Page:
The relevant facts, as Mauro notes, are these: “Washington State voters in 1992 approved a measure requiring instead that non-members ‘opt in’ to allow their fees to be used for union political activities. In other words, the fees paid by non-members could not be used for political activities unless the employees affirmatively chose to allow it. The Washington attorney general accused the teachers’ union of violating the new rule and won a judgment in court, but the Washington Supreme Court said the opt-in requirement ‘upset the balance between nonmembers’ rights and the rights of the union.”
The cases were argued on Jan. 10. Some Court observers thought the justices may have been unsympathetic to the union’s free-speech arguments. The ruling should come down in June.
News update: Recently, the Washington Legislature passed a bill modifying the law at issue in Davenport and the bill was signed by the governor. The stated purpose of the bill, H.B. 2079, was to mitigate any possible ruling against the teachers’ union.
Campaign finance: ‘as-applied’ challenges
Two companion campaign-finance cases — Federal Election Commission v. Wisconsin Right to Life, Inc. and McCain, et al., v. Wisconsin Right to Life — await a decision. The cases involve “as-applied” challenges to a part of a federal law that forbids “electioneering communications” that are directly funded by corporations and unions in the 30 days before primary elections and 60 days before general elections. More than three years ago, the Court, with now-retired Justice Sandra Day O’Connor in the majority, upheld the law on its face in McConnell v. FEC, but the justices left the door open to challenges once the law took effect.
The oral arguments appeared to favor those challenging the McCain-Feingold law. With “speech-sympathetic comments from Roberts and Scalia, as well as skeptical questioning of defenders of the law from Justice Samuel Alito Jr.,” observed Mauro, “it seemed possible to think that the Court’s embrace of campaign-finance regulations in the face of free-speech concerns is about to weaken. Justice Anthony Kennedy’s questioning was ambiguous, and Justice Clarence Thomas as usual was silent — though he is a solid vote against any speech-limiting campaign-finance laws.”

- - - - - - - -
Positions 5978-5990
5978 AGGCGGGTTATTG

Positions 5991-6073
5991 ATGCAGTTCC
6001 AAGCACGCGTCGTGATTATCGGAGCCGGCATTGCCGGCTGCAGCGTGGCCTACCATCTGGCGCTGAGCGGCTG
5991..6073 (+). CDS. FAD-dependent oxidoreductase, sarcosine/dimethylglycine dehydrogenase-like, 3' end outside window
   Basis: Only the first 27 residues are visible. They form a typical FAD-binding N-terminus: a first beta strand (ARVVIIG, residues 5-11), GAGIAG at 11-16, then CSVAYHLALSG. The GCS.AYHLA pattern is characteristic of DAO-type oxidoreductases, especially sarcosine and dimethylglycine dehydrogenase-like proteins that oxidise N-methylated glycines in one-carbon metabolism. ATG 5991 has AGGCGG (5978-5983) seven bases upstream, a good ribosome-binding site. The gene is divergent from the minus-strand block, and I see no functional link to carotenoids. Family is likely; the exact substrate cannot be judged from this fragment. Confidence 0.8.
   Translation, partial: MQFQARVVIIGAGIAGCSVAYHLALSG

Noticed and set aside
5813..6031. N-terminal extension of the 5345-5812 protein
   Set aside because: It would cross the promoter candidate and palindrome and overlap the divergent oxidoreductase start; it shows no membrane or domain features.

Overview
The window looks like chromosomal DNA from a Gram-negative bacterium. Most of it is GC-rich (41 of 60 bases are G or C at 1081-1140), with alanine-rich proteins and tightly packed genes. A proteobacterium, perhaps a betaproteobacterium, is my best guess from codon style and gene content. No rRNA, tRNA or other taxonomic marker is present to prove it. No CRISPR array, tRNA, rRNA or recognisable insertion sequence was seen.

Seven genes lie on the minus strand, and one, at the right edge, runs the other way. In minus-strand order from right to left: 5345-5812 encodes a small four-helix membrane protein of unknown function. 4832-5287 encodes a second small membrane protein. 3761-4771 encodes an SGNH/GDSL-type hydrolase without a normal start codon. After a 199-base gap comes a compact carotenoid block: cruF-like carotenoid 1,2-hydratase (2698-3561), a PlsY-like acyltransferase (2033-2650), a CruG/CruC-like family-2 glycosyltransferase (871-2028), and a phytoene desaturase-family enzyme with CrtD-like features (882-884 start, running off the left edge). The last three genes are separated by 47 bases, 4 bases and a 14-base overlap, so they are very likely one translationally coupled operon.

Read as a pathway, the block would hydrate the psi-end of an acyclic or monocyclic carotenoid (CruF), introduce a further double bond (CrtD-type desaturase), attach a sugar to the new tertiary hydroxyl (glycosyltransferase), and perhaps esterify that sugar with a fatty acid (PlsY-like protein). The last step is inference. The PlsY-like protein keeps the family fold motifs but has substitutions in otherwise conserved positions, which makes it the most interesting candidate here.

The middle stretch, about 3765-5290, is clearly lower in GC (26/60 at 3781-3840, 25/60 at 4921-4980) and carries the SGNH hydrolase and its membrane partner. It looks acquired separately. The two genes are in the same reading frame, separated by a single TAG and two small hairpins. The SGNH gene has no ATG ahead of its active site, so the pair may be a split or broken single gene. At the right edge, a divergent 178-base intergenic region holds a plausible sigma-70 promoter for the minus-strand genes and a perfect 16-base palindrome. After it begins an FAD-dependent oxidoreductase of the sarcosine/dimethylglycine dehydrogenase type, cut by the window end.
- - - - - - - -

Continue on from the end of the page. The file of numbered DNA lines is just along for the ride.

Hein v. Freedom from Religion Foundation, et al. raises the issue of whether taxpayers have standing under Article III of the Constitution to challenge on establishment-clause grounds the actions of executive branch officials pursuant to an executive order, where the plaintiffs challenge no act of Congress, the executive branch actions at issue are financed only indirectly through general appropriations, and no funds are disbursed to any entities or individuals outside the government.
The action in question was a series of conferences funded by President Bush’s faith-based initiative, which in the view of the Wisconsin-based foundation of atheists and agnostics, favored religious organizations over nonreligious groups.
In 1968, the Court in Flast v. Cohen held that because of the unique history of the establishment clause, taxpayers do have Article III standing when they make such challenges. That ruling created an exception to the general Article III rule, which requires litigants to suffer a direct injury before they can sue.
The Hein case was argued on Feb. 28. “After the hour-long arguments,” wrote Mauro, “it seemed possible, if not probable, that a majority of the Court would cut back on the Flast exception, but just how far was hard to predict. As is often the case in the new Court, Justice Anthony Kennedy may be the swing vote.”
“One thing was certain: the Court’s newest members, Chief Justice John Roberts and Justice Samuel Alito, were skeptical of Flast, and not happy with the state of the Court’s religion-clause jurisprudence,” Mauro observed.
Dayton v. Hanson, not strictly a First Amendment case, presents three issues for the justices to consider: (1) Whether the speech-or-debate clause requires dismissal of these suits brought under the Congressional Accountability Act of 1995; (2) Was the Office of Sen. Mark Dayton, D-Minn., entitled to appeal the judgment of the D.C. Circuit Court of Appeals directly to the Supreme Court?; and (3) Was this case rendered moot by the expiration of Dayton's term of office?